This time last year, there was a buzz surrounding the Tampa Bay Buccaneers and cornerback Darrelle Revis. Revis, who was a New York Jet at the time, was actively being shopped and the Bucs wanted him bad.
So bad, in fact, that the Buccaneers sent the Jets their 2013 first round pick, and a conditional 3rd or 4th round pick this year, depending on whether or not the Bucs had the star corner on their roster heading into 2014.
It seems like they won’t.
Multiple reports have surfaced that the Buccaneers are actively trying to trade Darrelle Revis after deciding that his $16M per year contract is not something that they would like to honor. If they cannot find a trade, the team will release Revis and receive no compensation from another team.
Currently, there is one clear-cut favorite trade partner, and that’s the Cleveland Browns.
Other teams are willing to let Revis hit the open market because they believe they’ll have a fair shot at signing him. The Browns, however, know that the man they call “Revis Island” wants to play for a winner. And if there’s any team more dysfunctional than the Tampa Bay Buccaneers on a consistent basis, it’s the Cleveland Browns.
The Oakland Raiders are also reported to have interest, according to NFL Network’s Ian Rapoport.
Still, knowing that the Bucs won’t have Revis on their roster either way hurts the value that the Buccaneers will receive in return. It would take a miracle for the Browns to part ways with one of their first round picks, so it is unlikely that GM Jason Licht can get something as good as that. More likely, the Bucs will have to settle for a mid-to-late round pick and take a huge loss on the investment made by former GM Mark Dominik.
Dominik created excitement for Tampa Bay by acquiring Revis last season, and was largely praised for that deal. However, he negotiated the cornerback’s contract that pays him $6M more per year than the second-highest paid corner in the NFL.
That contract has not gone over well with the Bucs’ current staff, and is the reason Revis is on the move.
But why does it have to be this way?
The answer is that it doesn’t.
The Buccaneers are not in any sort of cap trouble. They still have plenty of cap space, even after reportedly agreeing to terms with free agent DE Michael Johnson on a five-year deal. They have needs at tight end, quarterback, and all over the offensive line that need to be addressed, and the team does not need to make another hole to fill on their roster.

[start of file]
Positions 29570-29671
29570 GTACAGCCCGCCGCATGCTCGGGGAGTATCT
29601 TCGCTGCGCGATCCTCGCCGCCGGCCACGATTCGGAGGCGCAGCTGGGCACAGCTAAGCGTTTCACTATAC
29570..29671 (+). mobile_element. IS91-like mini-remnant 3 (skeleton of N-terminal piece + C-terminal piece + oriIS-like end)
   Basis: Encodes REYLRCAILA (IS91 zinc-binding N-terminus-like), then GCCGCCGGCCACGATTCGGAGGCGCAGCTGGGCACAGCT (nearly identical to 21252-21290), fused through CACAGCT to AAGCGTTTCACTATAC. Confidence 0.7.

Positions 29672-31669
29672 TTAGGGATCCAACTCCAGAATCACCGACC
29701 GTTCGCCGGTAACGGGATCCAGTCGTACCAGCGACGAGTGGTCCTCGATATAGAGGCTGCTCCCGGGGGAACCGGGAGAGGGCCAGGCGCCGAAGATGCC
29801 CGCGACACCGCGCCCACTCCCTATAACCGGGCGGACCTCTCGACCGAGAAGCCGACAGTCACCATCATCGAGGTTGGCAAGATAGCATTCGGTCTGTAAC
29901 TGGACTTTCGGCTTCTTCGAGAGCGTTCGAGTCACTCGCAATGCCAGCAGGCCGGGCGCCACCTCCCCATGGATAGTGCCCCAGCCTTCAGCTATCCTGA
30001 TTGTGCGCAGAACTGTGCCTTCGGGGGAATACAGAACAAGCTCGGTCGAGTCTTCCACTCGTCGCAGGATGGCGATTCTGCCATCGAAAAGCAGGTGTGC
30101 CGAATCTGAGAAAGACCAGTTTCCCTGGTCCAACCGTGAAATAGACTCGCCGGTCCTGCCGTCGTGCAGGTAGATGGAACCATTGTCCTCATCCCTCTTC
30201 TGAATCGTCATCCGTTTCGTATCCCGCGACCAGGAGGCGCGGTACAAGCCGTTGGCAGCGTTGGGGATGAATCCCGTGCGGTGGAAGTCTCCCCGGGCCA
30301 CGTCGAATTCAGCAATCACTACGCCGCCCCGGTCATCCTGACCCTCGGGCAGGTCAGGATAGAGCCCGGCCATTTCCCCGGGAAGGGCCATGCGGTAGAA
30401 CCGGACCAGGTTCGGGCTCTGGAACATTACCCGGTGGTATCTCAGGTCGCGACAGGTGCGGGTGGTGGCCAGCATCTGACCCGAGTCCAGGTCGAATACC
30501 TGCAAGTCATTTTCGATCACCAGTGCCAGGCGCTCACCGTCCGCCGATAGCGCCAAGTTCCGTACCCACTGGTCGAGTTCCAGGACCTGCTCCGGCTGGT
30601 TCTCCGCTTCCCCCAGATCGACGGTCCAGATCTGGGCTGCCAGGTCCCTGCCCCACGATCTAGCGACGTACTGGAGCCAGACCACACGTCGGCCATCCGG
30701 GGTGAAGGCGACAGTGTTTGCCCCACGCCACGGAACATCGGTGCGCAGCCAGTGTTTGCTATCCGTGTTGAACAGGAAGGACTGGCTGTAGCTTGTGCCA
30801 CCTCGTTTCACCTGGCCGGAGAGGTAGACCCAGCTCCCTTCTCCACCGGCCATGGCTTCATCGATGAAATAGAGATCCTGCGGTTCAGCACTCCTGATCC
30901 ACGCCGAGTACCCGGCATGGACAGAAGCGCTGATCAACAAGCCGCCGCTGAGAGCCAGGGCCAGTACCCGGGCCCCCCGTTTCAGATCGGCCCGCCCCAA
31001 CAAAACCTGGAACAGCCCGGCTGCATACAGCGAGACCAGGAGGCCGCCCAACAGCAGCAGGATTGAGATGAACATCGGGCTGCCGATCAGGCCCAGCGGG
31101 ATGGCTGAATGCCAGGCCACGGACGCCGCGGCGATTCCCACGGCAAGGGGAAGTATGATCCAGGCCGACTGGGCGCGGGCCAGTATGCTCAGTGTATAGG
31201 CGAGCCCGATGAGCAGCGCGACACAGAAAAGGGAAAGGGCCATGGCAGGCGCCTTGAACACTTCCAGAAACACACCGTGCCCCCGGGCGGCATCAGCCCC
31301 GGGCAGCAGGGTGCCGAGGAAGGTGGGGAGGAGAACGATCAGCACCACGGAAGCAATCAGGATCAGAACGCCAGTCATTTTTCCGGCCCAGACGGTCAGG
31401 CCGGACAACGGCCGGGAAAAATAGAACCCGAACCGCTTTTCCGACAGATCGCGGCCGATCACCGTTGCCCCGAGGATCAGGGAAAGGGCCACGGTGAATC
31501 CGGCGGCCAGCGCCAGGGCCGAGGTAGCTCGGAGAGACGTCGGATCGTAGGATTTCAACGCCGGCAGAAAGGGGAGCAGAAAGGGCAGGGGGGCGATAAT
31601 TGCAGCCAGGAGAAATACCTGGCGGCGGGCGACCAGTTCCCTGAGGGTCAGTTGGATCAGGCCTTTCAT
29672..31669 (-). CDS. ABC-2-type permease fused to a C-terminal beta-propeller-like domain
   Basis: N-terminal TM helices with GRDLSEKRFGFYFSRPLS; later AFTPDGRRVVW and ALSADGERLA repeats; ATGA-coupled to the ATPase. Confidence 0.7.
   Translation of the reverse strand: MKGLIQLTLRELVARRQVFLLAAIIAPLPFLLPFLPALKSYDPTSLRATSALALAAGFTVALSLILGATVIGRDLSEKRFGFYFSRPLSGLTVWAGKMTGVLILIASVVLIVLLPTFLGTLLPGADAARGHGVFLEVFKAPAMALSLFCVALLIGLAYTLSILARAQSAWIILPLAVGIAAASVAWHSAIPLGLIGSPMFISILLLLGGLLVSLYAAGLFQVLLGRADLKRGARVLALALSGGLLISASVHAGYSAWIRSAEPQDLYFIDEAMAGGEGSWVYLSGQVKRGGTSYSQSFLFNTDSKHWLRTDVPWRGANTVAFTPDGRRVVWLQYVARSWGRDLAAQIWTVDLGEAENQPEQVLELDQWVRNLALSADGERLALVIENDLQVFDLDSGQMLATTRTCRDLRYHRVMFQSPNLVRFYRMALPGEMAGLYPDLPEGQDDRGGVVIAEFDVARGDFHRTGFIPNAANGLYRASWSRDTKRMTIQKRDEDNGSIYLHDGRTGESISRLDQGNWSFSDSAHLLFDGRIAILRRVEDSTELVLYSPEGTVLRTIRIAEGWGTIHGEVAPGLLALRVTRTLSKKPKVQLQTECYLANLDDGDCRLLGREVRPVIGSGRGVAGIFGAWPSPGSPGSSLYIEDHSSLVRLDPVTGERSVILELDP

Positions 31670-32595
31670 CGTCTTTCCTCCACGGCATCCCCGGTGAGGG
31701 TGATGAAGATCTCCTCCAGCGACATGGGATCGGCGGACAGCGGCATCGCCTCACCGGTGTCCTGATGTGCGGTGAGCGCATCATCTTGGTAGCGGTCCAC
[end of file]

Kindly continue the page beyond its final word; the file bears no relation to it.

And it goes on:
More specifics: Sources: DE Michael Johnson has agreed to a 5-year, $43.75M deal with 24M guaranteed with the Tampa Bay Buccaneers.
— Josina Anderson (@JosinaAnderson) March 11, 2014
After Revis, the Buccaneers have 2nd-year man Johnthan Banks, and the struggling Leonard Johnson. After that, it is a crapshoot to see who makes the roster.
The belief is that the front office has a plan in place to replace Revis once he is traded or released, but there is no concrete evidence of that at this time.
When you pair all of this news with the Tampa Bay Buccaneers’ recent history, it all paints a sad story for a franchise trying extremely hard to get back in the good graces of their own community.
Last season, the Bucs had to deal with a MRSA outbreak, a nasty breakup with their once-crowned franchise quarterback in Josh Freeman, and the nightmare that was the Greg Schiano coaching staff. Even more recently, they’ve had to defend themselves from Mike Williams’ party house reports, and the immediately negative reaction to the teams new uniforms and enhanced logo.
The inevitable loss of Darrelle Revis spells more misfortune for the team, who’s outlook was positive going into the 2013 NFL season.
Now, in its aftermath, the Bucs are forced to pick up all of the pieces that the former regime has left them. However, they’ve made the mistake of creating a problem that they didn’t even need. They have the money to give Revis this season, they don’t have a replacement on their current roster, they won’t get adequate compensation for him, and his contract has a clause that says the Bucs can turn most of his yearly salary into a bonus without the player’s consent, saving Tampa Bay millions in cap space.
It’s a head-scratching move from a team that has made many of them over the years.
Hopefully, there will be some positives to this story as it develops. But until then, it’s a senseless move that is hurting the team’s reputation amongst its fans even more.